Hopkins, a Northern supporter of slavery, defends slavery as the will, and law, of God. He does not explain how slavery might be abolished without breaking the law of God, but he does acknowledge the possibility of Abolition.
Retired scientist, educator, and amateur historian Charles F. Himes combines his interests with a short but studied life of Thomas Cooper, one of his famous predecessors on the Dickinson College faculty.
Moncure Conway, an influential observer and participant in much of English-speaking intellectual life for half a century, presents an account of his life, drawn together towards of the end of his eventful days.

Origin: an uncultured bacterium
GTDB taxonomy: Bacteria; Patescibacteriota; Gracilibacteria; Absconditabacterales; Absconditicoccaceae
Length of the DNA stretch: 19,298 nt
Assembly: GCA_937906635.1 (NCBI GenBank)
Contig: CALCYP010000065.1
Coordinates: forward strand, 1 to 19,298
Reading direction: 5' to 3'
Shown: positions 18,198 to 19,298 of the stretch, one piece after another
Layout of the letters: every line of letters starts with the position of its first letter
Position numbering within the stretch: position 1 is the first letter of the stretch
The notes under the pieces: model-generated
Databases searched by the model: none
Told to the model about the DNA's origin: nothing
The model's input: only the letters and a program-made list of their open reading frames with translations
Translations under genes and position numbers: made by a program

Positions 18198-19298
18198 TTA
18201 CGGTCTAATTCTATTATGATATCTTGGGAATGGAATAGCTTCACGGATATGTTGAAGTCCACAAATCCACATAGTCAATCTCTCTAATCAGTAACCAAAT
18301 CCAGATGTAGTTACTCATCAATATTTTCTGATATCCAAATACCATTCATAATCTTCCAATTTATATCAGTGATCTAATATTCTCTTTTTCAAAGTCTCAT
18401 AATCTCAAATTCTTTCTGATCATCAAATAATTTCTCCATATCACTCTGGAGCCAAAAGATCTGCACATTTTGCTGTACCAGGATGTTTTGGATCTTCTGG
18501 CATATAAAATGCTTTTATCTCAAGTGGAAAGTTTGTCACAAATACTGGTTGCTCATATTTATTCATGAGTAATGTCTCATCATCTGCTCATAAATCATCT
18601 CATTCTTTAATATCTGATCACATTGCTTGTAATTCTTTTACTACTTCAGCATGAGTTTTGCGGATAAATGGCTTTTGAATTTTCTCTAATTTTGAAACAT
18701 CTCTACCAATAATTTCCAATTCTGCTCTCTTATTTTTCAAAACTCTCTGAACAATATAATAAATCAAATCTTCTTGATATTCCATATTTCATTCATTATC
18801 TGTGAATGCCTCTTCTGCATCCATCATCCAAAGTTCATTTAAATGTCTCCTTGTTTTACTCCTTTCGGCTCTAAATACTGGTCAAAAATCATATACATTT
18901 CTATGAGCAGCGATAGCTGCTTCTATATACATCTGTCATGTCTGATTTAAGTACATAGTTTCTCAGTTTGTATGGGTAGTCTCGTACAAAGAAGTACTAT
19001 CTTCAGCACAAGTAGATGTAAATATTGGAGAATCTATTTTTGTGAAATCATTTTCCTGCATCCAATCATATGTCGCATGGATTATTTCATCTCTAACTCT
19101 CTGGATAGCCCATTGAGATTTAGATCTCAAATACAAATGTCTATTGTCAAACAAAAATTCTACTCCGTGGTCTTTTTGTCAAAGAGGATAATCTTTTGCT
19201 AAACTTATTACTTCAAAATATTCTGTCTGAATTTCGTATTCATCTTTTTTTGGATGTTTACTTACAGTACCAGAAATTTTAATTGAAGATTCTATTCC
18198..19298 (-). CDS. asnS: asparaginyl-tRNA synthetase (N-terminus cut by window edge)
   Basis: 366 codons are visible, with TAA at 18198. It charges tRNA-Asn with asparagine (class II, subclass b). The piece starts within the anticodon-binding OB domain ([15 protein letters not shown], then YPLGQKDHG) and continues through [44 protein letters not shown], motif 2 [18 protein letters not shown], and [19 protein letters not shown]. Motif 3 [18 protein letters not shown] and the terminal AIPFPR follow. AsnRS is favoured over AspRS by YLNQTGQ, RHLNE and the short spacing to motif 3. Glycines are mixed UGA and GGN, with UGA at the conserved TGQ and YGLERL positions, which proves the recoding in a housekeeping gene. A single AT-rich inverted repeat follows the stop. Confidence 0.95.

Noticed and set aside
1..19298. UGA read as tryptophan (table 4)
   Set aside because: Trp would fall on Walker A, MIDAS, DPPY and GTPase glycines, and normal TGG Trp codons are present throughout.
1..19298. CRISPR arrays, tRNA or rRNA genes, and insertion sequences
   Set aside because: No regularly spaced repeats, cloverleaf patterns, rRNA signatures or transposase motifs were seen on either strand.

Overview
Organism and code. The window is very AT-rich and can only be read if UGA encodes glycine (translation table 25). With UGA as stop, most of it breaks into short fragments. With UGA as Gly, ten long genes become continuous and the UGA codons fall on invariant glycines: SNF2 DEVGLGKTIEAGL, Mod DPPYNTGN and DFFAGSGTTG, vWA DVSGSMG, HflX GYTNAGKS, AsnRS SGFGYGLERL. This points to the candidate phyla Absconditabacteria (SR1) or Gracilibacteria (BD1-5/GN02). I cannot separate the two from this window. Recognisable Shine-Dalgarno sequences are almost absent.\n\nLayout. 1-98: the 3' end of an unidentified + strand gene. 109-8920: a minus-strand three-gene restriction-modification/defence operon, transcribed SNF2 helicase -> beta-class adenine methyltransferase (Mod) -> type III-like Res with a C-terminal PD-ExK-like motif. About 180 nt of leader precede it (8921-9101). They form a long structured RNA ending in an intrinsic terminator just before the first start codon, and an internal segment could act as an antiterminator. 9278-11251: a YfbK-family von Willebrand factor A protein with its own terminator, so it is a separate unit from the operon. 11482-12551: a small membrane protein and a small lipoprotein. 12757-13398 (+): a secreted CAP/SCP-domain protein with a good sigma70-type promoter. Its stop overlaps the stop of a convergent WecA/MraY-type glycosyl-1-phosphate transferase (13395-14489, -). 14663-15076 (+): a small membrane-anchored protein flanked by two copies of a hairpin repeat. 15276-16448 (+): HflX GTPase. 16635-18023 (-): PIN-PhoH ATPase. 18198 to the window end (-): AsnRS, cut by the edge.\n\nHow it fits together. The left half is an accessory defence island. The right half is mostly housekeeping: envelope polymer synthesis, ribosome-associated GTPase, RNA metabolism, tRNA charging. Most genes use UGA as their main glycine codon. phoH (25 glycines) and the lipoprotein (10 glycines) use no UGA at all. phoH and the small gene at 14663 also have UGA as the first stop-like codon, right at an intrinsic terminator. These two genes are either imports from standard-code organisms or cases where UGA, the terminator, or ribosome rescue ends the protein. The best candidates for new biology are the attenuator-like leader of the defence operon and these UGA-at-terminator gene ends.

John F. Hurst, the young Methodist pastor, recounts his years in northern Germany between 1866 and 1871 where he served as a theological tutor, and later director, in the Methodist Mission Institute there.
Jesse Bowman Young provides a comprehensive account of the Battle of Gettysburg where he himself fought as a young officer fifty years earlier. This work is particularly valuable for its many biographical sketches of officers and for the copious...
Two days after joining the faculty of Dickinson College, Thomas Cooper delivers an exhaustive lecture on chemistry before the students and the Board of Trustees. This lecture is probably among the earliest of its kind published in America.